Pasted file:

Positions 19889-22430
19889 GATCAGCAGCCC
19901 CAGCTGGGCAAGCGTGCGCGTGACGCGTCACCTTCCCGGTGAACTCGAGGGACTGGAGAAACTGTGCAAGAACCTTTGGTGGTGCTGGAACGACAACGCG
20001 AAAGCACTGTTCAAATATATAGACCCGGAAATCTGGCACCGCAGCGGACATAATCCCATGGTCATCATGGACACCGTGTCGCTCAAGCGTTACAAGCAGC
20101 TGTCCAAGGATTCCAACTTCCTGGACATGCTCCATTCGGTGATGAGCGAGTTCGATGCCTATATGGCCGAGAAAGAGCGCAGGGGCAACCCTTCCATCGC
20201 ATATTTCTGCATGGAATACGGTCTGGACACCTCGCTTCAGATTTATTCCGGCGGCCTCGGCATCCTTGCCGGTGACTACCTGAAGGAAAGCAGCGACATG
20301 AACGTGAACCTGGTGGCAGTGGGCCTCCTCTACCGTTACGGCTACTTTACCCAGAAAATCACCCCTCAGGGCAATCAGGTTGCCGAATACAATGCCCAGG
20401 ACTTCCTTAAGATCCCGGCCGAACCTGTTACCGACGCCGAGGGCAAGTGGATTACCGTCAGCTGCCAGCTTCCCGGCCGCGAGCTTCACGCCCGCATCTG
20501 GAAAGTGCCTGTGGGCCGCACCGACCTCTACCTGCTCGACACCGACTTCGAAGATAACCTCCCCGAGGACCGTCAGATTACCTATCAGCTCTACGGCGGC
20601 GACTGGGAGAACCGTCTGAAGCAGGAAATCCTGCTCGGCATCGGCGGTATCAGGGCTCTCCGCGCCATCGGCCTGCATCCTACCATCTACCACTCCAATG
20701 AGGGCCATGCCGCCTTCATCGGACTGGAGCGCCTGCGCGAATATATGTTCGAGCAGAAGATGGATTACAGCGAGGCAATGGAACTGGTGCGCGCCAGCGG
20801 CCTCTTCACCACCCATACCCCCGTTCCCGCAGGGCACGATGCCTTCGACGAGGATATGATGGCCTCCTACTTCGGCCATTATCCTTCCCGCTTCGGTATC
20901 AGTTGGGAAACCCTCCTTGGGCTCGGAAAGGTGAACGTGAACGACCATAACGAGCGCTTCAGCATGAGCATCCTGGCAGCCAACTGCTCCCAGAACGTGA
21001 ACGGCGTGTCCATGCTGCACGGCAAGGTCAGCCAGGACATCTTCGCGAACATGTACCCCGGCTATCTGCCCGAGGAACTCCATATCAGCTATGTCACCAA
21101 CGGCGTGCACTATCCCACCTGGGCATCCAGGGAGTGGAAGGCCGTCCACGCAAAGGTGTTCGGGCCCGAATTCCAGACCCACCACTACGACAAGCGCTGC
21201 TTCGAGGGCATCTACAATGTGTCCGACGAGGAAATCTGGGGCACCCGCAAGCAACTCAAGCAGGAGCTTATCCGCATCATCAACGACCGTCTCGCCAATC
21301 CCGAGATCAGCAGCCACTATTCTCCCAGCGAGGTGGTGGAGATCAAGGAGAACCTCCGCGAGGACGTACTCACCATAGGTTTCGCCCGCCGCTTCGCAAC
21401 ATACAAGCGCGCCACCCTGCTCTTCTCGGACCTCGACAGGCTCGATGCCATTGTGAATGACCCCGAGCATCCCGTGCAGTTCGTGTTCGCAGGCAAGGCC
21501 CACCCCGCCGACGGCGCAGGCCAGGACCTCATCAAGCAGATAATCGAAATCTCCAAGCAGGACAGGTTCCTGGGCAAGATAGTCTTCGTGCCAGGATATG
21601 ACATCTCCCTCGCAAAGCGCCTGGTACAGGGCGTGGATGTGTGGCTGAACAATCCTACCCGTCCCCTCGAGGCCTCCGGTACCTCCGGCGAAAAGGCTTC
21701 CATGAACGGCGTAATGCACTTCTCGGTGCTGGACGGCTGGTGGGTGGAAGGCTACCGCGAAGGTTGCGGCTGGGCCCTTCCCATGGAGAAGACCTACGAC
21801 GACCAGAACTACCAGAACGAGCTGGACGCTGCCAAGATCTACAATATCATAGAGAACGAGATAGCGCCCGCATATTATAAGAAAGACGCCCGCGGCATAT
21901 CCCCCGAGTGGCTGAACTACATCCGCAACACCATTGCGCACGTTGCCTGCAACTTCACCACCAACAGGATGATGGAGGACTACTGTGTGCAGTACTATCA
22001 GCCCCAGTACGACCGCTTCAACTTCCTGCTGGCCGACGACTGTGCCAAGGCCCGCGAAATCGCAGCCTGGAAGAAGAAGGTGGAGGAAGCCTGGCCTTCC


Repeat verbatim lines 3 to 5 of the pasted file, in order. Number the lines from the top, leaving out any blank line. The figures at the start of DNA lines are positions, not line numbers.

19901 CAGCTGGGCAAGCGTGCGCGTGACGCGTCACCTTCCCGGTGAACTCGAGGGACTGGAGAAACTGTGCAAGAACCTTTGGTGGTGCTGGAACGACAACGCG
20001 AAAGCACTGTTCAAATATATAGACCCGGAAATCTGGCACCGCAGCGGACATAATCCCATGGTCATCATGGACACCGTGTCGCTCAAGCGTTACAAGCAGC
20101 TGTCCAAGGATTCCAACTTCCTGGACATGCTCCATTCGGTGATGAGCGAGTTCGATGCCTATATGGCCGAGAAAGAGCGCAGGGGCAACCCTTCCATCGC